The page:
Cameron? He won’t even get a speaking tour.


  4. That is an eye opener on the Falklands, you’ve certainly done some research there.
    All I’d heard and read before was local coverage at the time, we were on holiday in France, and I remember T looking for a decent English paper for current news.

    Your pics from the twelfth night celebrations are great, a wonderful insight to something that I’ve never heard of before.


    • Ha! Your friendly blogger points out unheard of news.

      Ok, so I did spend a bit of time reading around the Falklands following a couple of stories I read in Gib Chron. I think our UK news was so biased at the time. As is most news. You can’t have been on holiday all the time it was on! It did go on for a few weeks. Maybe you were time rich? ;)

      I do think it is an incredibly important event in world history. I read something about it being the most significant war since WW2, given the amazing effort the British military had to make to get troops down to the other end of the world, and totally unprepared for it.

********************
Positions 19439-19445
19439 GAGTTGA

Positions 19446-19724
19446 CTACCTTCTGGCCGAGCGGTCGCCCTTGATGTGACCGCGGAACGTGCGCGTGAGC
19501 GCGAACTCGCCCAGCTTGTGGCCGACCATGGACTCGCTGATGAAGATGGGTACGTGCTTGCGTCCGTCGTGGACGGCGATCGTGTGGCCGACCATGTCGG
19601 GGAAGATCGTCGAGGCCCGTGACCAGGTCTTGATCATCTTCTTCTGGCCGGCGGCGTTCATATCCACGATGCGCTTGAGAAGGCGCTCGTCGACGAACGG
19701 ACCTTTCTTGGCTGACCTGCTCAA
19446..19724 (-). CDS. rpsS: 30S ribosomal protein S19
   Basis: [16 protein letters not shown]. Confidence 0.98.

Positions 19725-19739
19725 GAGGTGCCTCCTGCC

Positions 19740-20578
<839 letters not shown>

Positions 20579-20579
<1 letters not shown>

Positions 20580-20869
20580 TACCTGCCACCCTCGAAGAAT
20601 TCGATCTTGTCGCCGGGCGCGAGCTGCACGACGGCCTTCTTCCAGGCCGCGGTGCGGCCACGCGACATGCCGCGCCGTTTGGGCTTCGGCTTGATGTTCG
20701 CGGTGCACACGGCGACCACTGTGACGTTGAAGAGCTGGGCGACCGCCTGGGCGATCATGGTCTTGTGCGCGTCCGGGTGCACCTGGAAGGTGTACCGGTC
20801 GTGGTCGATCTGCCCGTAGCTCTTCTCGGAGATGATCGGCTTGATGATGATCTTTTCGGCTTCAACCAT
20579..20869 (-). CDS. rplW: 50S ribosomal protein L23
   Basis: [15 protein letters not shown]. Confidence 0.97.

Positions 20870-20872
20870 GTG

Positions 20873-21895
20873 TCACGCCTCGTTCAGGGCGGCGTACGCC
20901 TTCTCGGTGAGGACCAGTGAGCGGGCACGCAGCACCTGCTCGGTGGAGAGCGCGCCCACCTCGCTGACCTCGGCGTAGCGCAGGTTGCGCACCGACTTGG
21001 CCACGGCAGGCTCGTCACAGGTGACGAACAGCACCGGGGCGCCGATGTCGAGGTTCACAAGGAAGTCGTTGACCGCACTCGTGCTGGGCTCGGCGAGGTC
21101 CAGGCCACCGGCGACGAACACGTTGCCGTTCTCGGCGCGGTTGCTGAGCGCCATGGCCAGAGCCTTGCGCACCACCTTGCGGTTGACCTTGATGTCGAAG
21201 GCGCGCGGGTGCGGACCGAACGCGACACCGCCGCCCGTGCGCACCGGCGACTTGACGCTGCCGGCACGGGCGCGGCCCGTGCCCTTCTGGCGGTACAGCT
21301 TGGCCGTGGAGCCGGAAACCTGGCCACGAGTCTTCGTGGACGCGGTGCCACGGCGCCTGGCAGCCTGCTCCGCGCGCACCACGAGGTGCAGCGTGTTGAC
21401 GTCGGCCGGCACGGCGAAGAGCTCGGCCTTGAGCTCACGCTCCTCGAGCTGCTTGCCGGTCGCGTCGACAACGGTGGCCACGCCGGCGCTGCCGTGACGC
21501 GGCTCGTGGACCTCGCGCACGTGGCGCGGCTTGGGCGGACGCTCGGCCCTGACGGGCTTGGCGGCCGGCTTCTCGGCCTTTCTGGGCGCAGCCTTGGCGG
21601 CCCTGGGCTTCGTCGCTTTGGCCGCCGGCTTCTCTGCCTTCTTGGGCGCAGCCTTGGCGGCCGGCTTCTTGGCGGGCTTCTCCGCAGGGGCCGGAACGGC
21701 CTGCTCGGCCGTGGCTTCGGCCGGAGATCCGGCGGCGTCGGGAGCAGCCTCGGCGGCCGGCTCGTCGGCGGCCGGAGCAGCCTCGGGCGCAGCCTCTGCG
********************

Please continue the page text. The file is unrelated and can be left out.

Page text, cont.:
As Helen said above, Thatcher’s domestic policies were appalling, maybe she should have let someone else run the Uk, because she clearly had bigger things in mind! Seriously, can’t fault her international stance.

      Twelfth night here is lovely :)

      PS, forgot, click on harry above and he has a post about Kirchner and the Falklands as well which he posted not long after mine. The strange and small world of the internet.


      • The war ended while we were in France, but no, we weren’t there for the full duration.
        T has just said the campsite courier cycled past the tents giving all the Brits the news.
        Yes it was an amazing feat when you look at the facts.


        • That’s a bit like me being in Aus when the miners’ strike ended!
          You were still time rich though, as I was grafting away in the newspaper office ;)
          It was an incredible achievement. One post I read was about commandeering cross channel ferries used to 20 mile trips to travel 8000 miles. I’d like to think we should put more effort into that sort of capability than faffing around sucking up to America and hanging off their bootstrings.


    • I read the stories from the Cabinet papers, and then when Kirchner started bleating again, it tied in nicely. The interesting aspect about Gib news is that it always looks at different aspects to the UK, so I tend to often read news that other people don’t.